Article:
Taiwan’s Newest Political Party Was Co-Founded by a Tattooed Rockstar
Can the NPP transform the island's youth movement into something lasting?
TAIPEI -- Early on the morning of Nov. 4, the day after news leaked in early November that Taiwanese President Ma Ying-jeou would meet his mainland Chinese counterpart Xi Jinping, the first meeting of its kind in more than 60 years, members of the newly-formed New Power Party (NPP) staged a protest in front of Taiwan’s legislature. “Ma has no authority to represent our people at this meeting,” Huang Kuo-chang, a 42-year-old law professor turned activist, yelled over a microphone, as young volunteers behind him held a banner that read “Recall Ma Ying-jeou.”
TAIPEI — Early on the morning of Nov. 4, the day after news leaked in early November that Taiwanese President Ma Ying-jeou would meet his mainland Chinese counterpart Xi Jinping, the first meeting of its kind in more than 60 years, members of the newly-formed New Power Party (NPP) staged a protest in front of Taiwan’s legislature. “Ma has no authority to represent our people at this meeting,” Huang Kuo-chang, a 42-year-old law professor turned activist, yelled over a microphone, as young volunteers behind him held a banner that read “Recall Ma Ying-jeou.”
The NPP marks an attempt to channel into an electable political platform the energy and frustration of youthful activists that came to political consciousness under the Ma administration. Over the last eight years, the Kuomintang (KMT) government under Ma has steered the self-governing island of 23 million closer to China, which lists reunification with Taiwan among the mainland’s core interests. Ma’s policy stands at odds with growing fear of mainland Chinese influence, and is a major factor in his abysmal approval ratings. Last year, during the Sunflower movement, students and activists, including Huang, occupied Taiwan’s legislature in protest of a controversial trade pact with China. Now, activists like Huang that have opposed Ma’s Beijing-friendly agenda on the streets are trying something new: running for legislative seats.
For years, Taiwan has been locked in a two-party rivalry, with the KMT representing pro-Beijing interests and the Democratic Progressive Party (DPP) pushing to maintain the status quo of de facto independence. Minor parties such as the center-right People First Party, established in 2000, and the pro-independence Taiwan Solidarity Union, established in 2001, have been unable to gain significant traction. But the NPP isn’t satisfied with the two-party system or the status quo. It says it wants to usher in a new transparent and democratic politics on the island — what it’s framing as a civic awakening — that it hopes will pave the way for official and legal independence. In the process, it wouldn’t mind toppling the KMT, which it sees as a pernicious influence on the island. On Jan. 16, when Taiwanese head to the polls, the NPP hopes to ride the same wave of public dissatisfaction that will likely win the DPP the presidency, and establish itself as a formidable third party in Taiwan’s traditionally two-party landscape.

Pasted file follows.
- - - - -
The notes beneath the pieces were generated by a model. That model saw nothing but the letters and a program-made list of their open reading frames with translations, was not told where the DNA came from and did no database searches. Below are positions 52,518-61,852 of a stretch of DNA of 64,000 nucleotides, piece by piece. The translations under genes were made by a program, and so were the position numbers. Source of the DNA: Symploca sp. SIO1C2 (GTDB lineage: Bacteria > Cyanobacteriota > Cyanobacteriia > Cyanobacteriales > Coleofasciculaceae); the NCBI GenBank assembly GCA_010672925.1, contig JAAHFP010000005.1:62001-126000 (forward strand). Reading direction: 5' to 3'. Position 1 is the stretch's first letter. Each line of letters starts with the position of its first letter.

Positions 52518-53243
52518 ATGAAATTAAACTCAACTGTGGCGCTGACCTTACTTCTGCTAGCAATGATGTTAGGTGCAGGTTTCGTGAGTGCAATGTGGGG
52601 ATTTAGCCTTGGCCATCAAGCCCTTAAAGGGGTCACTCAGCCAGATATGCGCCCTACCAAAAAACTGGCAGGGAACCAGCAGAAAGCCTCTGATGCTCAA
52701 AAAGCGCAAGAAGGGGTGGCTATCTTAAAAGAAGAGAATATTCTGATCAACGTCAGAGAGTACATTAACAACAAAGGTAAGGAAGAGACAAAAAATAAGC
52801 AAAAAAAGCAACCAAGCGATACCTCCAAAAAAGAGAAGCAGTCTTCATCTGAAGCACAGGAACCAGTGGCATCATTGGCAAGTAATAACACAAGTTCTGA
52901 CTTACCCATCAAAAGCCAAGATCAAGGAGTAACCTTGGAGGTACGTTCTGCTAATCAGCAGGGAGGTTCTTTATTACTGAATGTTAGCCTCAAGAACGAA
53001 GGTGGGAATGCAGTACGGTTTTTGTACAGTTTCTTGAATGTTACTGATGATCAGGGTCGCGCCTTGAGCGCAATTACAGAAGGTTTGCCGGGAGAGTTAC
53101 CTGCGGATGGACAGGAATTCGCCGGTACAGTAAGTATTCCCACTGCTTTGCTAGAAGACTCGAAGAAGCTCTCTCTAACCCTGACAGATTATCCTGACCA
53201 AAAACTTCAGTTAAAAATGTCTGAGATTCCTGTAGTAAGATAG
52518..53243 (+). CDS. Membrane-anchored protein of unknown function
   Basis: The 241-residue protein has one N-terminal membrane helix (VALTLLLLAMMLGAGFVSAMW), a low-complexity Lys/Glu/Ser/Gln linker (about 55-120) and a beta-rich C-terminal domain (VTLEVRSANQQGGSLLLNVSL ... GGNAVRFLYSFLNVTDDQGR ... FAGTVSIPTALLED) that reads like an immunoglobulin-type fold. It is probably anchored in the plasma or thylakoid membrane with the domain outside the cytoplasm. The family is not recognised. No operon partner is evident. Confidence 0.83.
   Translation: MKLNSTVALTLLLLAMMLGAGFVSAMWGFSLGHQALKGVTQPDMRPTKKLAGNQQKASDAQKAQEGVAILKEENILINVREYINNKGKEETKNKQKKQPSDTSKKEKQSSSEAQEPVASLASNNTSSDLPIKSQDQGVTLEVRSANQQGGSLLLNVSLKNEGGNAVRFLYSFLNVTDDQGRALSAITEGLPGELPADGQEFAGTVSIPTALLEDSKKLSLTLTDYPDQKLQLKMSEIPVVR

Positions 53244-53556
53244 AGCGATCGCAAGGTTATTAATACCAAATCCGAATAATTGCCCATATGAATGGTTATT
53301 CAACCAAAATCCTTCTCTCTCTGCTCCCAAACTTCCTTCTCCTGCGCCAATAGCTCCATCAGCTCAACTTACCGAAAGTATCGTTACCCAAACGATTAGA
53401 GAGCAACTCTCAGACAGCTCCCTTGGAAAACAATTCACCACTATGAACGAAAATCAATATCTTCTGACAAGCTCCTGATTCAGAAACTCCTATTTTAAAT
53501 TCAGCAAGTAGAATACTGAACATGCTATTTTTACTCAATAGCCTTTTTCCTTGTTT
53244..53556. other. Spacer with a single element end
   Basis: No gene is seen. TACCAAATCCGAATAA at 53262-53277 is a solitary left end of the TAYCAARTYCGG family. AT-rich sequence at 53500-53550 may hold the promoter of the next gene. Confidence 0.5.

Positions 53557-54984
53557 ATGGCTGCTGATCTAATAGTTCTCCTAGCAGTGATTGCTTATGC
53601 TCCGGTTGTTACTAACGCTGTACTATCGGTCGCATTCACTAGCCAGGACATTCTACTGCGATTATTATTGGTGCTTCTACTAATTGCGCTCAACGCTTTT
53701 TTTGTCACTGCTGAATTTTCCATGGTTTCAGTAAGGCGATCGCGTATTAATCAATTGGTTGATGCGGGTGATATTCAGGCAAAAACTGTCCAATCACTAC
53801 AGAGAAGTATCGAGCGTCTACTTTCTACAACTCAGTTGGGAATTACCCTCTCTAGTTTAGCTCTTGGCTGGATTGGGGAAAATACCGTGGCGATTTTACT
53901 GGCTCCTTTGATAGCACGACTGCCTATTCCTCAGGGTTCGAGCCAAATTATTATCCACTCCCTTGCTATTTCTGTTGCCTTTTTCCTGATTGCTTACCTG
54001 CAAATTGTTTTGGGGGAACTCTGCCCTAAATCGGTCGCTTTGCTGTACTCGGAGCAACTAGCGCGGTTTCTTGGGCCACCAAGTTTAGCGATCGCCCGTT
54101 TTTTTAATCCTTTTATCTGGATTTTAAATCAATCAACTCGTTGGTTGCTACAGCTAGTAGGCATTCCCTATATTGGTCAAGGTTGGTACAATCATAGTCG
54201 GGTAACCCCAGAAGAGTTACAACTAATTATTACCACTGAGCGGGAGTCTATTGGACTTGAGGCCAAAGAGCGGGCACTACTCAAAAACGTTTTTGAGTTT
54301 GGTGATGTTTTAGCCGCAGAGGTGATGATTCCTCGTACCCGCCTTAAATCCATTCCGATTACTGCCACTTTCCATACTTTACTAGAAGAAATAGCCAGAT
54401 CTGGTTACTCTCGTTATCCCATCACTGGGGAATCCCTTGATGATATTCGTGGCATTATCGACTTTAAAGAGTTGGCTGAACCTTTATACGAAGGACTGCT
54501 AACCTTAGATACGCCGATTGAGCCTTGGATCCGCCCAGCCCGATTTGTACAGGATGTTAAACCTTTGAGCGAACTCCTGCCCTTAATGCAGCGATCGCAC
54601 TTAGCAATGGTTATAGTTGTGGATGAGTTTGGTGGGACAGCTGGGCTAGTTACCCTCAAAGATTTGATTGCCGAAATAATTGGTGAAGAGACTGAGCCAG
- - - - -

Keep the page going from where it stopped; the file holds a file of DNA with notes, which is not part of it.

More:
The NPP, at first glance, is a band of political misfits; among their most visible members is a prominent academic-turned-activist, a novelist, and a heavy metal rocker. In Taiwan, where party allegiances run deep and being a politician is often a life-long occupation, the NPP is unconventional — perhaps just what the island, where cynicism about politics runs deep, needs. “One survey listed politicians as among the least trusted professions in Taiwan,” said Freddy Lim, the 39-year-old front man of the popular Taiwanese heavy metal band, the Chthonic. (“No one distrusts musicians,” he added.) A long-time political activist, Lim has recently lent his public profile to several social movements, including 2014’s Sunflower movement. Earlier this year, he decided to cross the line into politics, tying up his wild black hair into a neat ponytail and trading black eyeliner for a slender suit. He’s now running for as the NPP candidate for the legislature in central Taipei.
During last year’s Sunflower movement, much of students’ anger and defiance was not only directed towards Ma and his KMT government, but also towards Taiwan’s political system in general. By their standards, the system had grown unresponsive to public opinion. Ma had abused a lack of constitutional oversight to push forward his pro-China agenda, while the DPP, the political party that would otherwise have represented their opposition to Ma, had grown too old and feeble to take him on effectively. When DPP legislators showed up to support them, students chided them for not doing more to oppose the KMT agenda. “The DPP has had a goal of trying to co-opt the participants of the Sunflower movement,” said Mark Harrison, a Taiwan specialist at the University of Tasmania, a public research university in Australia. “In a sense, the NPP expresses the limits of this.”
“Our goal is to be able to gradually eliminate the KMT,” said Lim. “We don’t believe a mature two-party system includes the KMT and the DPP, because the KMT is an undemocratic, pre-modern political party.” Much of his band’s past music has dealt with crimes committed by the KMT, which after fleeing mainland China in the wake of World War Two ruled Taiwan via martial law until democratization in the 1990s. “It has held on to so much property, and has killed so many people,” said Lim, referring to the assets the KMT requisitioned after it retreating from the mainland to the island; the KMT has not returned a good deal of these assets to the state, making it the richest political party in the world that stands in democratic elections. In 2009, the band burned a KMT flag on stage. One of the Chthonic’s recent music videos features soldiers walking in lock step between the KMT and Nazi flags. Foreign Policy reached out to the KMT’s main office on Lim’s candidacy and treatment of the party’s symbols but has not received a response.